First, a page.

How to Take Advantage of the Dollar When Shopping Overseas 

Headed to Europe in the next few months? Read this first.

December 7, 2022 6:31 am
Pattern of crumpled one dollar bills lying against pink background

If you’ve ever considered taking a trip to Europe, the time is now. Right now. Pack your bags and hop on a plane tomorrow. Even better: Bring an empty suitcase when you hop on that plane.

The exchange rate is the best we’ve seen in about 20 years, making European stores the place to be. The rate is so good, in fact, that the cost savings is well worth the flight over the pond, says Erica Jackowitz, the president and co-founder of Roman & Erica, a luxury travel agency

“American travelers should take advantage of the opportunity while it lasts,” Jackowitz says. 

Before you snag that flight, here are all the deets you need to know:

The exchange rate

The Euro/dollar fluctuates daily, but it’s been hovering at around 1:1 for a few months. This means that the Euro is about 10 to 15% lower than the 2019 rates against the dollar. And the pound fell to an all-time low against the dollar in late September, so the dollar is about 18% stronger against the pound, compared with this time last year.

“Prediction is an art, not a science, and what happens is entirely dependent on factors such as the energy supply for the winter in Europe, the war in Ukraine and domestic inflation in the EU,” says Dia Adams, a travel rewards expert and Forbes advisor in DC.

Still, the dollar’s strength is likely to last until 2023 before giving up some ground in the second half of the year, as the Fed finishes hiking rates and the rest of the world stabilizes and starts doing better, says Scott Wren, the managing director and senior global market strategist at Wells Fargo Investment Institute. 


While the cost of airfare fell after a surge earlier this year, it’s still expensive if you plan on traveling at peak times (these would be during winter break, spring break and over the summer). If you’re at all flexible, there are plenty of deals to be found, making this shopping spree even better. I’m flying to London round-trip in January non-stop for $600, for example. But the same flight would have been double had I flown during winter break. 

The best deals

These can be found in local European shops, Jackowitz says. For example, if you’re on the hunt for amazing tees and basics, Jackowitz has always loved the Parisian brand Majestic Filatures. In the United States, she might pay $120-$150 for one of their tees, but they’re about 30 to 50% less expensive in Paris right now because of the strong dollar. 

“Wolford and Petit Bateau are some of the other brands I don’t leave Europe without stopping at each and every time,” she says. “So snagging great buys like this is what makes it fun to shop there now.”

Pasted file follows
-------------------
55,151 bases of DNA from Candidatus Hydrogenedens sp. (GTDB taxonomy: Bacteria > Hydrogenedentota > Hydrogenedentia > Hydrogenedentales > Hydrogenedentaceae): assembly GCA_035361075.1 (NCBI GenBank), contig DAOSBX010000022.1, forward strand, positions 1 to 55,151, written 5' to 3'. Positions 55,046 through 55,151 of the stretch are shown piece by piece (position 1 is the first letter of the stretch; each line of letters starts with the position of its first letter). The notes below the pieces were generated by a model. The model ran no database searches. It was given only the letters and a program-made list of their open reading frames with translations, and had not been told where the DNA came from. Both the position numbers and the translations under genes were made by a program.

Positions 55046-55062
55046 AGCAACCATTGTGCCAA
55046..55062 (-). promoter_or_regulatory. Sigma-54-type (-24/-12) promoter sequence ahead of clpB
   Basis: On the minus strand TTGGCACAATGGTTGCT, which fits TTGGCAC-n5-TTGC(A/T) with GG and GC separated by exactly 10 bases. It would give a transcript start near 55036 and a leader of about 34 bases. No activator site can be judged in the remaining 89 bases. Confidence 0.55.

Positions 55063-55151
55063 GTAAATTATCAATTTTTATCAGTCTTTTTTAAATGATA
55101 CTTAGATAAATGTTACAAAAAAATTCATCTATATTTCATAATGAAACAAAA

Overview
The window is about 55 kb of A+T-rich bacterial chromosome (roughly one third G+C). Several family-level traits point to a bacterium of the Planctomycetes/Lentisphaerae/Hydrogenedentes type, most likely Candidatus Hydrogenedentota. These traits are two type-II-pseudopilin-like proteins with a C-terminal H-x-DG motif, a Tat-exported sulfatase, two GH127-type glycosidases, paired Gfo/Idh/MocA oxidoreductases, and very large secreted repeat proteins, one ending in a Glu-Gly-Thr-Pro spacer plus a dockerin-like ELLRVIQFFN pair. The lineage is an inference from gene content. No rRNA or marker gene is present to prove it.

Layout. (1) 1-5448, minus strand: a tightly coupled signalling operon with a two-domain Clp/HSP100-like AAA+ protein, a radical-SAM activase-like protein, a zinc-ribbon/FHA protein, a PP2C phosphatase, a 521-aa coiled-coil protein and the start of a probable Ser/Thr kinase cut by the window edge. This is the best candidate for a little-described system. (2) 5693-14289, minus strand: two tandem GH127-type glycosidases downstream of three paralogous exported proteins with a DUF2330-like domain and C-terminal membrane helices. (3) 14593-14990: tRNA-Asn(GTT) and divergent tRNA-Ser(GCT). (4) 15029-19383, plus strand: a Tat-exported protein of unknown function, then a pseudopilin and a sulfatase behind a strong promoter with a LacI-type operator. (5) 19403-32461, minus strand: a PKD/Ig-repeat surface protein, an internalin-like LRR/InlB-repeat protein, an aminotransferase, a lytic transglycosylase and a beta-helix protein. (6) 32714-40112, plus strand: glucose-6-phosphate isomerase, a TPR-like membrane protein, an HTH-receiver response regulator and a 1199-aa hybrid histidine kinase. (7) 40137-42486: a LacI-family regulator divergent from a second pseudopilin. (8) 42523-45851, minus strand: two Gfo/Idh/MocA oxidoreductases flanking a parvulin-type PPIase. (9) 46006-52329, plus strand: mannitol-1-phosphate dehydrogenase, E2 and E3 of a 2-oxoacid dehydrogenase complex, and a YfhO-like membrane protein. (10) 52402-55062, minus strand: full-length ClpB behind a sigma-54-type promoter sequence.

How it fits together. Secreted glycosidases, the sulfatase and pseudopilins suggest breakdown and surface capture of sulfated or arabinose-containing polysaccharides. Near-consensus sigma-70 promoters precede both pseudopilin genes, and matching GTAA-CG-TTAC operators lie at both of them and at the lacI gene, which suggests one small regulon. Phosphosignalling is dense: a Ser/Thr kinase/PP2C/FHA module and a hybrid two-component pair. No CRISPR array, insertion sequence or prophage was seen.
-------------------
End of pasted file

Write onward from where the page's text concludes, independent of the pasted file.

But you don’t have to stick with the basics to enjoy the savings. Train tickets — which will also be priced by the Euro (or the pound, if you’re visiting England), will also be less expensive for Americans, as well as tourist spots. 

“The benefit of a stronger dollar is that all purchases in a foreign currency are cheaper,” says Scott Keyes, the founder of Scott’s Cheap Flights, based in Portland. “Hotels, meals, tours, you name it. You’re not saving money if you buy frivolous items you didn’t need just because they’re cheaper than they were last year, of course, but I like to think of a strong dollar as a little cherry on top, especially if you were already planning to travel abroad.”

If you do splurge, remember to request VAT (Value Added Tax) refunds on any of your pricier items. This should save you up to 20% more. Claim the VAT refund at the airport, as long as you have the paperwork and receipts from the store merchants. This should work anywhere except in England, as the UK stopped offering VAT refunds in 2021. 

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This is another area where you’ll see tons of savings, with some restaurants appearing to be up to 50% off for Americans. 

Don’t bother buying this…

Since luxury travel is still strong, there’s no incentive for couture or high-end luxury retailers to have lower prices in different areas of the world, so don’t expect any bargains at the top end of the spectrum, Adams says. 

How to pay

The best conversion rates are via your credit card or through an ATM. And when you’re using your credit card, select the option to pay in the local currency. It’s also best to use a credit card that doesn’t charge foreign transaction fees, as these can jack up the price by 3%. 

Did you fall in love with your holiday?

Then this is the perfect time to actually buy yourself a little home away from home. If you were to buy a 2,000 sq. ft. villa in Tuscany listed for $495,976 in 2018, the cost today would be $449,958: a savings of $46,000. Or, snag an 800 sq. ft. Paris apartment for $855,858 today, versus $943,389 in 2018, says Lara Bianco, the owner of My Dolce Casa, a research blog about moving, living and retiring abroad. 

“Increasingly, more Americans are moving abroad, and destinations like Portugal, Italy and France are hotter than ever for relocation or second home purchases,” Bianco says. 

Make the deal even better

Before your trip, head to the site Farfetch. This app is a great online portal for savvy shoppers worldwide, Jackowitz says. Once your add your items to your cart, change your shipping address to your European hotel, and you will have all your items waiting for you there before your arrival at 30 to 40% less than you would have paid if you sent or purchased them in the United States due to the exchange rate. 

“Notably, I took my online shopping hack a step further on my recent trip to Monaco last month, and ordered many of the items locally in the United States to try on for size before placing my Farfetched order,” Jackowitz says.


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